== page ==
My trail for tears

Our town has a paved walking path, an old railroad track converted into public space. It traverses two other towns right into the nearest city. Walkers, joggers, recreational bikers, dog walkers are common visitors to this path. The trail has become a place of meaning for me. In those first days and weeks after Mabel died, I needed to get out of the house. I needed a little break from the constant and usually comforting presence of family and I needed to see some space outside my bedroom. It was February, the heart of a snowy winter when my baby died, so getting out of the house was not always a simple task. In my suburb, one known for it’s sprawling spaces, it’s orchards and it’s country feel, there are not many sidewalks. The town does plow part of the trail, though. So everyday Chris and I would bundle up and head to the path to go for a walk. At first my pace was slow. I had difficulty with my pelvis during pregnancy- some symphasis pubis dysfunction that interfered with my running- and after childbirth, my pubic bone was very angry. Even the simple act of walking sent pain through my bone. But it was important for me to walk, to exercise, to get outdoors.

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After Chris went back to work, I often met friends at that path. My pace picked up as the physical healing began, but it was often still painful during those walks. My friends listened to me as I spilled out all my sad and angry thoughts- about the past, the present and the future. They held my hand as women passed by with strollers and baby carriages. I even saw a woman walking with her son who had Down Syndrome. Reminders of what I had lost.

But I continued walking. I eventually was able to jog a little even- something I have since given up, the pelvic recovery too frustrating.

I took Muppet for a walk on the trail for the first time. We have often kept her from dog friendly places for the past two months as we got her updated on her vaccines. But getting the most recent round, I felt more confident about taking her to the path.

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It was a cold day- winter has crept in early here in New England- and I donned a warm jacket, a hat and mittens for the excursion. The path was relatively deserted, save for a few runners and an occasional dog walked like myself. I had walked this path last winter, when it was barren and surrounded by snow, and watched as it transformed into greenery and wildlife reemerged over the spring and summer. On this day, the leaves were brown and mostly fallen from the tree branches, a cold nip in the air. As I walked Muppet the first leg of the path, I couldn’t help but be reminded of those early days and what this trail has meant for me. So many tears I shed here.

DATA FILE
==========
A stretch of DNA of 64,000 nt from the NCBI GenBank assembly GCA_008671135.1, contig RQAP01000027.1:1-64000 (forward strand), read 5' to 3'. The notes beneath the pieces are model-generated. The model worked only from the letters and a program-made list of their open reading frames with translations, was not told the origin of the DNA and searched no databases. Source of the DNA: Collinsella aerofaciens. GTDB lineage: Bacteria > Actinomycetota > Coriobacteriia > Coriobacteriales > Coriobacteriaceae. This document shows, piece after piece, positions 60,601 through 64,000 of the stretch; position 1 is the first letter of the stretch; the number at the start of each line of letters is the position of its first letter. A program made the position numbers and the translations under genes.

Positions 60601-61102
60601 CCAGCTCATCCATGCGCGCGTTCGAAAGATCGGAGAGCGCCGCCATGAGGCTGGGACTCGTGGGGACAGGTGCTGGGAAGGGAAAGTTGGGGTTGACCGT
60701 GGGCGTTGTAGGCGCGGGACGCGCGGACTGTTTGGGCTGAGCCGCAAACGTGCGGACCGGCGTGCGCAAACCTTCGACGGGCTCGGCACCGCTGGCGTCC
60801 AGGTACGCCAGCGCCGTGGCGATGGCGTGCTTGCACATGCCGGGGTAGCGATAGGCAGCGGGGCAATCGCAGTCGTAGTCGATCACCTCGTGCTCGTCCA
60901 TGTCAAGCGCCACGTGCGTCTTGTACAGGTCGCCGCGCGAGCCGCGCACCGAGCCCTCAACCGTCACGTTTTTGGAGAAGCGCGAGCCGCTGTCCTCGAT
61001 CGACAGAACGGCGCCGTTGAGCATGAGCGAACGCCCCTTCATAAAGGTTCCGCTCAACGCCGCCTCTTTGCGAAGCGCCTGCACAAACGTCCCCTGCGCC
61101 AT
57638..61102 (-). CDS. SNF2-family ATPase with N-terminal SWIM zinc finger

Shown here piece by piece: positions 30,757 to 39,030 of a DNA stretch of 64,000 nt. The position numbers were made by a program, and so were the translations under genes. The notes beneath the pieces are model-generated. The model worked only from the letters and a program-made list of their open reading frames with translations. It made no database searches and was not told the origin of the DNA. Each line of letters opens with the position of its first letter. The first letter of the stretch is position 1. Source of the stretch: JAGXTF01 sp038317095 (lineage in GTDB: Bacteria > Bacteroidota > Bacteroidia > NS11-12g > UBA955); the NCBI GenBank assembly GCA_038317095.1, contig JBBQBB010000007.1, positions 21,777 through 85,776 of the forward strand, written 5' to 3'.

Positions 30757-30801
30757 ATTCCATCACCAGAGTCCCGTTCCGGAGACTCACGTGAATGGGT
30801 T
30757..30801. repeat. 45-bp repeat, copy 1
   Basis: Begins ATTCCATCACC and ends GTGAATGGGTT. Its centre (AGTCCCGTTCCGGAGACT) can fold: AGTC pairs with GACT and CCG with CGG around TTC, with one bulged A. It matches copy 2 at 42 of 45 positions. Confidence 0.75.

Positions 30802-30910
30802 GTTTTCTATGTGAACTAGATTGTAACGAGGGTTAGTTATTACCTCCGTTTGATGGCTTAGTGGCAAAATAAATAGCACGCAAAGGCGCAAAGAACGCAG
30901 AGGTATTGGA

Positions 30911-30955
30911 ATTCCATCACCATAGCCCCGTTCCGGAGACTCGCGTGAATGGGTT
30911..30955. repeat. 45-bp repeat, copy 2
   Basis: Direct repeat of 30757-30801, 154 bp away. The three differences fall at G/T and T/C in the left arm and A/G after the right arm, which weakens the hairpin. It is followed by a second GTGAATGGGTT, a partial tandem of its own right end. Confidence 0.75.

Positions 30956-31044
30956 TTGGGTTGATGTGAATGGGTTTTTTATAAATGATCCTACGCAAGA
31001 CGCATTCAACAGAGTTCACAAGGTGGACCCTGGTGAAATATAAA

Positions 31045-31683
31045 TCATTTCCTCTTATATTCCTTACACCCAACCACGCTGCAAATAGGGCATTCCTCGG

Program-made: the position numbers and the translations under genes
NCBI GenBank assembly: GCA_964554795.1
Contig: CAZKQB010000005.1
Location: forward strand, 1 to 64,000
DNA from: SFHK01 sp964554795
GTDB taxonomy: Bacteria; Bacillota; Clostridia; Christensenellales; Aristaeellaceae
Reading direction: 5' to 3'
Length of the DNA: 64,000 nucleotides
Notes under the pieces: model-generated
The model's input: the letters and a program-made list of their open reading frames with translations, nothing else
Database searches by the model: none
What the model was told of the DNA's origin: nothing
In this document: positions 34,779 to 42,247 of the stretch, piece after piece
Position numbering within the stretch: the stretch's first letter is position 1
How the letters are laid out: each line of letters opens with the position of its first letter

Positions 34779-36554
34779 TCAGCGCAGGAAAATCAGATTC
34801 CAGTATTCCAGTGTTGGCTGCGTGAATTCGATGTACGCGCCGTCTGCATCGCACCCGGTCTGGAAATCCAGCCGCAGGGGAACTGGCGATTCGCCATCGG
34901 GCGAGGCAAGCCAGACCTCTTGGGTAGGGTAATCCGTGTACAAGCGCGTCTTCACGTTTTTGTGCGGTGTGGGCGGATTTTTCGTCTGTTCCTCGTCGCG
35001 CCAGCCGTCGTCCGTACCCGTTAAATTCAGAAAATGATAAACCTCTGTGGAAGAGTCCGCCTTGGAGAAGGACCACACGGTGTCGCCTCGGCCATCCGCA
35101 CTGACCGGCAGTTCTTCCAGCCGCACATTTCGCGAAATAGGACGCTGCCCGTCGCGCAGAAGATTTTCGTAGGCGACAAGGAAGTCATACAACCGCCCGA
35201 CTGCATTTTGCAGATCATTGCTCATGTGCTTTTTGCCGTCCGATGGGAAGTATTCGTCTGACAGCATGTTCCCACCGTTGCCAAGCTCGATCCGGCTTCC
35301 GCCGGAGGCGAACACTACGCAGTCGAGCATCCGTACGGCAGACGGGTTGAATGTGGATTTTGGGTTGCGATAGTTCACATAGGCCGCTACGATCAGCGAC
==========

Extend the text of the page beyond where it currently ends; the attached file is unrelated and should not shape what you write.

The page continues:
Are there certain places that remind you of your grief?

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3 thoughts on “My trail for tears

  1. Such a beautiful trail and beautiful pictures! I think nature is something that calls us all in those months of grief. For us, it was the Morton Arboretum in Chicago – the closest you can get to nature here in Chicago! The day after I was cleared to exercise fully again, we went cross-country skiing there; we returned to see the first spring robins and then for the glass pumpkin festival in early fall, where I ate a caramel apple just like last year when I was pregnant with Ander. We are returning again in early December for the Memory walk, where a luminary with his name on it will grace the Tribute Path.

    • My son is buried in Naperville! I spent a few weeks there after his funeral in March. At that time I wasn’t able to walk, but we drove through the Arboretum a few times. I’m planning to be back there next February to place his gravestone. I hope to visit the Arboretum again while I’m there.

      • and my husband is from Naperville! Last time I was there (this time last year, in fact) we went to the arboretum. It was a good time (a time whenI thought my baby would still live!) Love that Sacha, Ander and Mabel all have a memory there!

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